You name it, Jose Mourinho has complained about it these past few weeks.
A lack of signings, the quality of pitches, the quality of referees, the fitness of his captain, the quality of his young players, the failure of Anthony Martial to return to pre-season following the birth of his child, the number of players missing after the World Cup - the Manchester United boss looks and sounds like he’d rather be anything other than Manchester United boss right now.
The sparkle is gone. The Special One is no longer so special. He is a greyed, dishevelled shadow of his former self.
United fans are dreading the time-honoured third season Mourinho spiral which already seems to be in motion this summer. But what we have seen from Mourinho over the past few weeks is an illustration of deeper problems at Old Trafford.
The fractures are most obvious in Mourinho’s remarks about transfer spending, or rather a lack thereof. “I gave my club a list of five names a few months ago,” he sighed after Saturday’s disappointing 4-1 pre-season defeat to Liverpool, a result which underlined United’s current problems. “I wait to see if it's possible to have one of these players.”
Mourinho’s comments were a not so thinly veiled dig at Ed Woodward, Man Utd’s vice-chairman and public figurehead who has taken on the role of de facto head of recruitment for the past five years.
But Woodward is not a head of recruitment. He is not a director of football or sporting director either. He’s not even a figure with football at the forefront of his mind.
Woodward is a money man, a man charged with exploiting and making the most of Manchester United’s potential as a brand. He is very good at this, maybe even the best in the game. The Old Trafford club has an official tyres partner, an official medical systems partner, an official paint partner and an official mattress and pillow partner. No club in world football makes as much money as they do.
Change is Needed
This summer certainly isn’t the first instance of negligence from the former accountant and investment banker.
David Moyes and Louis van Gaal suffered similar frustrations in the transfer market.
Moyes wanted a new midfield, but ended up with Marouane Fellaini as his sole summer signing made on deadline day. Van Gaal wanted full backs, but was handed Radamel Falcao and Angel Di Maria.
For the sake of everyone associated with Man Utd, Woodward must recognise his own shortcomings and implement a more modern system at the club.
United need a director of football. A head of recruitment at the very least. They need a new infrastructure that won’t just set them up for this season, but for the next 10 seasons to come. A modern club needs a modern framework and the Old Trafford club is currently stuck in the dark ages.
They remain in the shadow of Sir Alex Ferguson. The appointment of Mourinho matched the Scot in terms of strength of character and blockbuster appeal, but the way they have operated since the arrival of the Portuguese two years ago suggests there is little understanding of the changes that are required.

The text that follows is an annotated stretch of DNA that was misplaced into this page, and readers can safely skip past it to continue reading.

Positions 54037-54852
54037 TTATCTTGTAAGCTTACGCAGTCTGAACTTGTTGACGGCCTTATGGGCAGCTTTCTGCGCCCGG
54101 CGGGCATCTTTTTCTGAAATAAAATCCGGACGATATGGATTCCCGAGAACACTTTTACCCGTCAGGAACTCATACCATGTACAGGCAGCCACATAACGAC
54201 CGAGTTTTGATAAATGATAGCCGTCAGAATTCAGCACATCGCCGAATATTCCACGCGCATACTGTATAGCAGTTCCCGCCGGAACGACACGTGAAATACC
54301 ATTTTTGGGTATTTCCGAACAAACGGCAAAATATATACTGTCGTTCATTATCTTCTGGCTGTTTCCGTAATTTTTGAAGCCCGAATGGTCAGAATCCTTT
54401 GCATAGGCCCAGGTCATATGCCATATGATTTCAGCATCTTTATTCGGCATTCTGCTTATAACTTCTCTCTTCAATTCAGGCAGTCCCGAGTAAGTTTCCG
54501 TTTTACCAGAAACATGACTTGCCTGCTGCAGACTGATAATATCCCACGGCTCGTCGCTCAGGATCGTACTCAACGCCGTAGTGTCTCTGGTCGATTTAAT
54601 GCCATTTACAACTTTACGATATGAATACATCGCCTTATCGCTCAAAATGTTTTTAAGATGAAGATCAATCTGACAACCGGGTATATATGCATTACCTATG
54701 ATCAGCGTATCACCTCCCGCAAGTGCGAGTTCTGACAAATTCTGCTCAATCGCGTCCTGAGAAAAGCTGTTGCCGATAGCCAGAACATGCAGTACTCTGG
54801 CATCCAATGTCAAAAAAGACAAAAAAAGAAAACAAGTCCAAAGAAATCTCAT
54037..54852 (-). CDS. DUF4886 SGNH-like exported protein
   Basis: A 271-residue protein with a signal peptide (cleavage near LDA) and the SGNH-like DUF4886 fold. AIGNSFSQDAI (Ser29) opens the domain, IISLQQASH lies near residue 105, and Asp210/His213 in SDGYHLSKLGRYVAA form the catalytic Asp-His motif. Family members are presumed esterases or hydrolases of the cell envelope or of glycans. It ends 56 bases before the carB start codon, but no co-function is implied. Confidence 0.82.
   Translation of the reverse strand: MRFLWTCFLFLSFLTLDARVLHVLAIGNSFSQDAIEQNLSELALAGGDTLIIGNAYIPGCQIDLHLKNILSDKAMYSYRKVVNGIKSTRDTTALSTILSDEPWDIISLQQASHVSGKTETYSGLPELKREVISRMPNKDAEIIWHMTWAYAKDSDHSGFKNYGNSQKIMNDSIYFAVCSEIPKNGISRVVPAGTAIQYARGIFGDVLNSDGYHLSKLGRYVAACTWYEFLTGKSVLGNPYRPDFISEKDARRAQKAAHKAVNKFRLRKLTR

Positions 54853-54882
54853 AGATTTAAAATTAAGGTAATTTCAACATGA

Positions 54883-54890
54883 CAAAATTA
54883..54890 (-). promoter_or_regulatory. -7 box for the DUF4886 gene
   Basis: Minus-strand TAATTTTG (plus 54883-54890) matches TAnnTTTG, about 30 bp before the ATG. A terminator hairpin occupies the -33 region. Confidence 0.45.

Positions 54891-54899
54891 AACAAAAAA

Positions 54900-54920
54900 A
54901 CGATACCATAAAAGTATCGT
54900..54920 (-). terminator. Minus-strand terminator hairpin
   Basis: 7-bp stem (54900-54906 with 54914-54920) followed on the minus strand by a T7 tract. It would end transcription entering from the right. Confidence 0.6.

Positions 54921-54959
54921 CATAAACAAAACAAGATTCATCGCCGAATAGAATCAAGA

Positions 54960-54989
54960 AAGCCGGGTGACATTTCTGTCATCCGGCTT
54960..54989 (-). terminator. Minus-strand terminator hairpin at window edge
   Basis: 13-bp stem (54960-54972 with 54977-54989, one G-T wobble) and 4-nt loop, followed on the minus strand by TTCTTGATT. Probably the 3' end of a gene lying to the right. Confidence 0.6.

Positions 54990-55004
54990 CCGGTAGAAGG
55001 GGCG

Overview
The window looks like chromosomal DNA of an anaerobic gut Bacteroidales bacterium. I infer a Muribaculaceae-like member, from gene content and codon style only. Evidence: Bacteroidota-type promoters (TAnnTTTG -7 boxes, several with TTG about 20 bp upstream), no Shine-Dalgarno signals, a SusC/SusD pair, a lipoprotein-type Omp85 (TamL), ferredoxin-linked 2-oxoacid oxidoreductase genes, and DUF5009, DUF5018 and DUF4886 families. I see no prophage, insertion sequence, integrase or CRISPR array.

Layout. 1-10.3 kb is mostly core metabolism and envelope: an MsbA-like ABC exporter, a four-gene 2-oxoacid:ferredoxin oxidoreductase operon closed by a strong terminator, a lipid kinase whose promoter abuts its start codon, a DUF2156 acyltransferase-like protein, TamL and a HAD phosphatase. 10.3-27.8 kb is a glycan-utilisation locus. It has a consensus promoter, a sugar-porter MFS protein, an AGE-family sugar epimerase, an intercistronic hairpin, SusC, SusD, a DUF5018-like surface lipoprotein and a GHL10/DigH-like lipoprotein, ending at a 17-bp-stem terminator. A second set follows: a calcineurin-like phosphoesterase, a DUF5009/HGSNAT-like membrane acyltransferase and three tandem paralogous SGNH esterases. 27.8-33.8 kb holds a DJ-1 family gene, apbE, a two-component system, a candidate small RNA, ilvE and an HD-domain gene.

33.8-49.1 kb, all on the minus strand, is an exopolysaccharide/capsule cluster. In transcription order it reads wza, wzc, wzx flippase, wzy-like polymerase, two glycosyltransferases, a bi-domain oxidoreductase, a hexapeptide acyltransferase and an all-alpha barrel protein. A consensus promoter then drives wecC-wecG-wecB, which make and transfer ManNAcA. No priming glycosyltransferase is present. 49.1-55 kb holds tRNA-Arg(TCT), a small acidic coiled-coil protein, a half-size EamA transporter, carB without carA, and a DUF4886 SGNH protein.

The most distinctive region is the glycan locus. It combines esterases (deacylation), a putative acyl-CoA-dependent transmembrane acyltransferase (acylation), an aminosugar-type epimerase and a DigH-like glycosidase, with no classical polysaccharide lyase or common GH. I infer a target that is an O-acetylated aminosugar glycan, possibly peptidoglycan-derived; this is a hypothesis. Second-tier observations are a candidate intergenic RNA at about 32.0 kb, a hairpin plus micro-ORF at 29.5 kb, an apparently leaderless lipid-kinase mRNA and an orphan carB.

Ferguson was an anomaly. He was the last vestige of a model that had grown outdated elsewhere in the sport, but still worked for him right up until the moment he retired as a Premier League title-winner five years ago.
Ferguson was a one-man footballing infrastructure. He had become Manchester United and Manchester United had become him. It was impossible to separate the two entities from each other.
What's the Plan?
But in the years since Ferguson’s retirement, United have failed to adapt to their new reality.
While Arsenal have implemented a structure to mitigate the impact of losing Arsene Wenger, another manager of Ferguson’s mould, Man Utd are still a club waiting for an emperor. They’re waiting for another Ferguson, which is a problem given that the Scot was the last of his kind.
There is no vision at Manchester United. Across the city, Manchester City have an ideology that extends beyond Pep Guardiola, beyond the here and now. Sure, the former Barcelona and Bayern Munich boss is the purest manifestation of this manifestation, but City are building something that will outlast Guardiola. United have no such foresight.
Some may argue that as long as Mourinho delivers Champions League football, as long as he keeps Manchester United relevant, Woodward and the club’s shareholders will be happy.
Mourinho might be feeling that himself, given how Woodward sanctioned the world record signing of Paul Pogba, as well as the signing of Zlatan Ibrahimovic, Henrikh Mkhitaryan and Eric Bailly, in his first season in charge - when Man Utd found themselves out the Champions League.
But as long as Woodward and United continue as they are, success will be sporadic. Champions League qualification will not be a given. There will be no pattern, no sustained trajectory. There will be good seasons and bad seasons, all contributing to a sense of instability that could affect the stature of Man Utd as a club.
When Mourinho leaves, whenever that may be, they will start over again, from square one. There will be no overarching strategy to kick in.
Mourinho might well get the players he needs between now and the closing of the transfer window on August 9. Toby Alderweireld, Alex Sandro and Willian could pitch up at Old Trafford, solving many of the problems that have dogged United in recent seasons, putting Mourinho’s mind at ease at least for the time being.
These would only be short-term measures, though. They might help Man Utd get closer to Man City this season, but it would take them no closer to where a club in their situation should be by now. Rather than focusing on new signings, Woodward should look to find a figure or two to help him from bearing the brunt of Mourinho’s comments again.